It’s like a Beatle talking about the Stones. Or vice versa …
There’s one person I wanted to talk to more than any other for DARK KNIGHT WEEK — and it wasn’t Frank Miller. It was Dave Gibbons.
Gibbons and Alan Moore, I figure, have a completely different perspective on Dark Knight Returns than most: Watchmen and DKR played out at roughly the same time and together they completely altered comics — and by extension, popular culture in general — in the decades to come.
Gibbons has worked with both Moore and Miller. He’s also one of the most insightful people I’ve interviewed in comics. So as we head toward the end of seven-days-plus of Dark Knight Returns retrospectives, here’s how the artist of one legendary work sees another …
—And in case you missed them, check out our creator roundtables, where writers and artists like Greg Capullo, Mike Allred, Ron Marz, Darwyn Cooke and many others talk about various aspects of The Dark Knight Returns:
In Part 1 (click here), creators remember their initial impressions of Miller’s landmark work.
In Part 2 (click here), they discuss how the work influenced them as storytellers.
In Part 3 (click here), they pick their favorite “HELL YEAH!” moments.
Dan Greenfield: Dark Knight Returns #1 came out just a few months ahead of Watchmen. How aware were you of what Miller, Janson and co. were doing before the release?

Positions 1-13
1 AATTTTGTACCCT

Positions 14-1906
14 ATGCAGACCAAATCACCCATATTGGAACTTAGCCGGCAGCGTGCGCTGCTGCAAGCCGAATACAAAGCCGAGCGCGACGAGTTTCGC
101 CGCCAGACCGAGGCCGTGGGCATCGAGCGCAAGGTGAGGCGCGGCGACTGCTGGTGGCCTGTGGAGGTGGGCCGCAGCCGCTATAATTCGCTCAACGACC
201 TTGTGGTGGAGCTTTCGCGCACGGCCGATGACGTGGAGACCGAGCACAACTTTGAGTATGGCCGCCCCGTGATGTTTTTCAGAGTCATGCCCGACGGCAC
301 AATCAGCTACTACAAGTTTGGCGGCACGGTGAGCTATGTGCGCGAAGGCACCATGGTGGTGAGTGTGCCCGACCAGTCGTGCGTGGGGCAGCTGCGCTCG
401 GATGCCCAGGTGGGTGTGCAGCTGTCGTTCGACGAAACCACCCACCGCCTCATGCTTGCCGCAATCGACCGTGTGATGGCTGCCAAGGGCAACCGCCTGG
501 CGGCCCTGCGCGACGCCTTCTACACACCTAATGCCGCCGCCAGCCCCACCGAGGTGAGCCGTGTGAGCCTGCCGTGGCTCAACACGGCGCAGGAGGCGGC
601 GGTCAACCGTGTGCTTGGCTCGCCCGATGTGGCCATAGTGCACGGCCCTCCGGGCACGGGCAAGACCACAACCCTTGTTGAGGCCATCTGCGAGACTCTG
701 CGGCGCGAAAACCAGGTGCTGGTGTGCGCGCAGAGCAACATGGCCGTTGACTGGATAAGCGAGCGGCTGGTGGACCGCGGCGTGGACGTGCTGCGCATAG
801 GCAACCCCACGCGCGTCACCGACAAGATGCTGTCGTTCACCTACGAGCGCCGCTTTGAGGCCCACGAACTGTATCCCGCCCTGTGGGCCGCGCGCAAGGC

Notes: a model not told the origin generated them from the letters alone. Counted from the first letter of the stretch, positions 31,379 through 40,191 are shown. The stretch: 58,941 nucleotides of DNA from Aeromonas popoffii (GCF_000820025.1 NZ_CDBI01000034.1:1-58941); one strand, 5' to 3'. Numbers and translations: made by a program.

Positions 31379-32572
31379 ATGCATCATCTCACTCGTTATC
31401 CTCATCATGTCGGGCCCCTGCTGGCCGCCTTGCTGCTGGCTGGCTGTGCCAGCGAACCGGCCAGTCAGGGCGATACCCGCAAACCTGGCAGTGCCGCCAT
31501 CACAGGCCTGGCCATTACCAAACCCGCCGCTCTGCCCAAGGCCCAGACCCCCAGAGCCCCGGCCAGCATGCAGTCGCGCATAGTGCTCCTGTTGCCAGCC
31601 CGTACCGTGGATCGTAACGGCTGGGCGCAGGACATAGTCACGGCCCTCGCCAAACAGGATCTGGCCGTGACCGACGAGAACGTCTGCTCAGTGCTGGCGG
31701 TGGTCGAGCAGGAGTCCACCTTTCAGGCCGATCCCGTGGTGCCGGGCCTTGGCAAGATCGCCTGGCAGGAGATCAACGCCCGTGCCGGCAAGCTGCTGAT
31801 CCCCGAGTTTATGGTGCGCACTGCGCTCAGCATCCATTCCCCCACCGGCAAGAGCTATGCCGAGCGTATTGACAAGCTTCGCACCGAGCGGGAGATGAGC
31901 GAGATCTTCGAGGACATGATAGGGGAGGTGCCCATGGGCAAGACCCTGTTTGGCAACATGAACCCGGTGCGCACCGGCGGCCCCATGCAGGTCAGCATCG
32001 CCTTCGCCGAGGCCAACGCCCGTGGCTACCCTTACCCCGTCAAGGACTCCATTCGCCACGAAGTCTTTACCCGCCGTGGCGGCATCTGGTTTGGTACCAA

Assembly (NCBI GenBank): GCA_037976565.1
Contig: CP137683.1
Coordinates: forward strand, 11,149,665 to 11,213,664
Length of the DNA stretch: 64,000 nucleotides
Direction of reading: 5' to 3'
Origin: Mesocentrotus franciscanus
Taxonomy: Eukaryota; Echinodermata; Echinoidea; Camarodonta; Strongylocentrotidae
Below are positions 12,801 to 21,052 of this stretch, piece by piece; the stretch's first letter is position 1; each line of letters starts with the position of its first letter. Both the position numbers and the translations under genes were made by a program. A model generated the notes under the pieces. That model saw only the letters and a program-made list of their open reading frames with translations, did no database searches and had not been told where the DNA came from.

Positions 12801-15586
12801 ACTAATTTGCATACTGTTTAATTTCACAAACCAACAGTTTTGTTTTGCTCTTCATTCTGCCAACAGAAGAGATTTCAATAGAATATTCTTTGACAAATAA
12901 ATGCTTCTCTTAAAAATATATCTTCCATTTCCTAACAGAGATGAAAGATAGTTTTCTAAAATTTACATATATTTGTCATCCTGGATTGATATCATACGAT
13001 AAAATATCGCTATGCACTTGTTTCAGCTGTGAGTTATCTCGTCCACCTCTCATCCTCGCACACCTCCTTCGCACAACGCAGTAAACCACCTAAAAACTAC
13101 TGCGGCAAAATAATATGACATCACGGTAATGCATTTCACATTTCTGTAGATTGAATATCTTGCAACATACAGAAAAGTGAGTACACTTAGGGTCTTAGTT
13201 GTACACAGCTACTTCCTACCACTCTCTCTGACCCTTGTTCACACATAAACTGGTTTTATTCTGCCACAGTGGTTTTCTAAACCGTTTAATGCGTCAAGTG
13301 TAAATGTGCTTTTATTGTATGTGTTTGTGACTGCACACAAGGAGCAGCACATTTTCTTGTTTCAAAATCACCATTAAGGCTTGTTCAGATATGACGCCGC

Dave Gibbons: Yeah, we were pretty aware of it. In fact we were quite worried about it at one point because the first we heard was that Frank was doing a story which dealt with a retired Batman and given that Watchmen was a story about retired superheroes, we were maybe just slightly concerned that we might be playing in the same sandbox. But as it turned out, Frank’s take was completely different to ours. And, of course, he was dealing with an established character rather than with new characters. But I do remember being sent some advance Xeroxes of Dark Knight Returns #1 by Richard Bruning, who was at that time the head of design at DC and I was absolutely blown away by the Xeroxes to see what Frank had done. It was a great relief to see that he wasn’t doing what we’d done. Of course, we hadn’t actually spoken—myself and Alan and Frank—we hadn’t spoken about what we were planning to do so it was just absolutely coincidental that we both hit on the same kind of area of superherodom. So, yeah. we’d seen what Frank was doing and I certainly felt that it was raising the bar. It was really quite unlike anything that had been done with the mainstream DC heroes or, come to that, the Marvel ones, apart from what Frank had done with Daredevil.